Associate Sam Gorodetzer, who joined the firm at 22, writes about gaining professional confidence and breaking through “imposter syndrome.”
I am in a unique position at Ceisler Media. At 23, I am (at least for the moment) the youngest full-time employee, and one of just two team members who joined the firm straight from college. These are points of pride, but also sources of significant anxiety.
Every day is a learning experience, and I am proud of how much I have grown as I approach my first anniversary as an associate. But being surrounded by talented, creative and more experienced colleagues can be intimidating.
Which is why, early on, I began to experience “imposter syndrome.”
What is imposter syndrome? Generally, it’s defined as doubting your skills and feeling like a fraud. It tends to affect high-achieving people as well as young people, like me, embarking on their careers. This four-minute TED-Ed video explains how it even impacted Maya Angelou and Albert Einstein.
Imposter syndrome feels different for everyone. For me, it manifested as a lack of confidence and the constant questioning of every decision I made. I was pestered by the idea I did not deserve to be where I was, I felt there must have been some mistake. I had a constant knot in my throat because I thought, “Well, today is the day when they realize their mistake and tell me I don’t deserve to be here.”
These feelings surged with the first hiccup I encountered in my work product – creating an Excel spreadsheet with thousands of rows of data. Every time I thought I was done, I was told another change had to be made, another format should be used. With every adjustment, the anxiety piled on, the knot in my throat got tighter.
“How can I possibly deserve to be here if I can’t get a simple, albeit large, research project right?” I asked myself. “I can’t even seem to format the excel document the way they want it. What am I doing here?”
It wasn’t until I had been an associate for seven months and was placed on our firm’s Intern Management team that I realized how much I had grown since first joining Ceisler Media – and how well I fit in. When I was initially asked if I would consider being a part of the intern team, I was excited, but also felt my self-doubt bubble back to the surface.
Do I know enough? Am I experienced enough? Will the interns even take me seriously?
But I steeled my nerves, set my anxiety aside and joined the team. It was the best decision I could have made.
Working with our interns has been an important affirmation for me. It has shown me that I do have skills to offer, I am good at this work, and I can be a valuable asset. The first time I helped an intern edit an internal memo she wrote, it was eye-opening. I was in the position to teach someone using the experiences, knowledge and understanding that I never truly realized I possessed.
Working with our intern cohort and attending job fairs on behalf of the firm gives me the chance to showcase what I have learned. Having the chance to edit interns’ work, guide their research and involve them in meetings has given me an increased sense of purpose and belonging. Their growth is my growth, and it has been an effective way to remind myself of the progress I have made since first beginning as an associate.
Seek out feedback – especially when feeling insecure about your abilities. The act of seeking out feedback helps to build lines of communication and trust with those around you. Positive feedback helps to build your confidence, and constructive feedback helps to build your skills.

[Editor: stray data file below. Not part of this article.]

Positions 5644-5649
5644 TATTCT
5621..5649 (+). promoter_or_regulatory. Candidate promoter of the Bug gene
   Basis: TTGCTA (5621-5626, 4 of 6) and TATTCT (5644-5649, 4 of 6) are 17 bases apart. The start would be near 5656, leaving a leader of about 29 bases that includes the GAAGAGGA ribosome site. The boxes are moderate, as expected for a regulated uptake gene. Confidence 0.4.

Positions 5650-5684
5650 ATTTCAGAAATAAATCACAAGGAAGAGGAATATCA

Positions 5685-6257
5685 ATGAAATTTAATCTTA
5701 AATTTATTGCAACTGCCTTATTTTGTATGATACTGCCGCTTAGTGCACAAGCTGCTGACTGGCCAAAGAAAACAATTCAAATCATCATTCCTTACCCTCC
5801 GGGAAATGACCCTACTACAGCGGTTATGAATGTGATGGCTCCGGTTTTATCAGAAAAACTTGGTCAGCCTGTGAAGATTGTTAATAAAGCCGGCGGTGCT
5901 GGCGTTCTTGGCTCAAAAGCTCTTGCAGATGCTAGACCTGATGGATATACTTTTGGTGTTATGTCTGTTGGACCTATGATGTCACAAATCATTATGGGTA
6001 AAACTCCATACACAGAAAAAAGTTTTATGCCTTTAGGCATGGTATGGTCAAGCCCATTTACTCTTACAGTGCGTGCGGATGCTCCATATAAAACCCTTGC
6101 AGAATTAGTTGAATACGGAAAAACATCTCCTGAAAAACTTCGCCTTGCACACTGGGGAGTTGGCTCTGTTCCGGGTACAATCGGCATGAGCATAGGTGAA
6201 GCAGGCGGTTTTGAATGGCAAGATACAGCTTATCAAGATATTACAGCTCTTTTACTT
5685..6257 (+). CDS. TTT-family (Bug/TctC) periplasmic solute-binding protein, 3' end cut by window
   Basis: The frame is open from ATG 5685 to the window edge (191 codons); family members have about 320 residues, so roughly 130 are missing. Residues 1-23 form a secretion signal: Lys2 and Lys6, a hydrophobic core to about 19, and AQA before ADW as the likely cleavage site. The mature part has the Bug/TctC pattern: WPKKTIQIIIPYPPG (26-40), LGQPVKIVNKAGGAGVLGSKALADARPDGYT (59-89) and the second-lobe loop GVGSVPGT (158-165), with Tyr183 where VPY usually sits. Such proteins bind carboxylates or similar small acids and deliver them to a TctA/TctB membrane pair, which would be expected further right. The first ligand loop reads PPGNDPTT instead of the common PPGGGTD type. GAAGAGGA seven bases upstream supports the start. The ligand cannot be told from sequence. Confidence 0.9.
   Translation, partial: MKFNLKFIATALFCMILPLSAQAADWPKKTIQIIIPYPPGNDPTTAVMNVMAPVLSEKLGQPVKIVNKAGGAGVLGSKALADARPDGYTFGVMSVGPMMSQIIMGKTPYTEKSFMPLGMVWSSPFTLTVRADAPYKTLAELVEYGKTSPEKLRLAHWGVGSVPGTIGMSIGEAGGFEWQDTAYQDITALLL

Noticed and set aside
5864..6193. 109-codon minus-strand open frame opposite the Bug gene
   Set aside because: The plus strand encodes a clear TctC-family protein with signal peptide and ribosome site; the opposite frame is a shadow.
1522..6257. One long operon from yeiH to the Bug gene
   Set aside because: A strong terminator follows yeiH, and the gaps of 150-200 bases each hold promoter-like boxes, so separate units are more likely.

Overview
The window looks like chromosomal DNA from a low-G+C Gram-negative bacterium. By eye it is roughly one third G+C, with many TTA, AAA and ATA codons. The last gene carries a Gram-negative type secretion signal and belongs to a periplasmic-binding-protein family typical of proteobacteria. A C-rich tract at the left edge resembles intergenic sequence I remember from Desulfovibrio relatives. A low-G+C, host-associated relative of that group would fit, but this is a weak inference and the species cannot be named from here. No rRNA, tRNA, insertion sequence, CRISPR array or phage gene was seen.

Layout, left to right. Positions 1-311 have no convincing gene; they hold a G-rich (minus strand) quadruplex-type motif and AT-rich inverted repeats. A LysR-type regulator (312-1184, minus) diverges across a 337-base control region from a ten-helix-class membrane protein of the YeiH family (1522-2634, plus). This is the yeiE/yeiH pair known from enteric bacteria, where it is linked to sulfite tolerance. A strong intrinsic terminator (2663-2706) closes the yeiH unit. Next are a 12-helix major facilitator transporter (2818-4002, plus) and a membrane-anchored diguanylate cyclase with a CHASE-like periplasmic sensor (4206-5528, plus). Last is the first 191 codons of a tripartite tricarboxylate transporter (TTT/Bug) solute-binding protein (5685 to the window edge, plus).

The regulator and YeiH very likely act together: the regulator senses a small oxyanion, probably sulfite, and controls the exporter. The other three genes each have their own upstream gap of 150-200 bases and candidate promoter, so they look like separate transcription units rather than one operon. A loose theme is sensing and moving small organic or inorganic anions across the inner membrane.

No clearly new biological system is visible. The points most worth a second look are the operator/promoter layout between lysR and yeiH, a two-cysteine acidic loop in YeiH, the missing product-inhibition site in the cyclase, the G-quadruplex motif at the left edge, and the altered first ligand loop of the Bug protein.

Speak up and act like you belong. When I began to understand and discuss my feelings of self-doubt, one of my amazing mentors told me that “fake it ‘til you make it” is actually a viable and effective strategy. Taking an active approach shows your colleagues that you are self-motivated and eager to grow. It also forces you to learn on your feet. Yes, it may lead to the occasional mistake, but getting past these bumps early will make for smoother sailing later in my career.
Finally, I learned that having a good mentor and being a good mentor is equally important for personal growth. I am lucky to have a fantastic team around me. My colleagues and mentors are brilliant, kind, patient and, most importantly, eager for me to succeed. Mentors help us to improve and build upon our skills, but being a mentor provides us with a platform to prove those skills to ourselves and others.
With time has come increased responsibilities, and with these new responsibilities has come greater comfort in my capabilities. My experience working on our Independence Blue Cross account, which I previously wrote about here, was a huge step and confidence boost for me. Being trusted to work, make decisions and interact with clients on my own led to a period of personal progress.
I still have the occasional flash of self-doubt, the fleeting thought that I may not deserve to be where I am. But I am quickly reminded of the successes I have encountered since joining the firm. Over time, that knot in my throat has shrunk.
I have come along quite a bit in my first year as an associate. With the support and encouragement of colleagues and mentors, I have learned to trust my instincts and be more confident in my skills. There are still lessons to be learned, more tips and tricks to be implemented, but that’s all a part of the journey.
Kate, Elise, Melissa, Michael and all of my other mentors, thank you for all you do to help me find success. As I approach my second year as an associate, I am excited to carry on mentoring our current and future interns and look forward to my own continued development.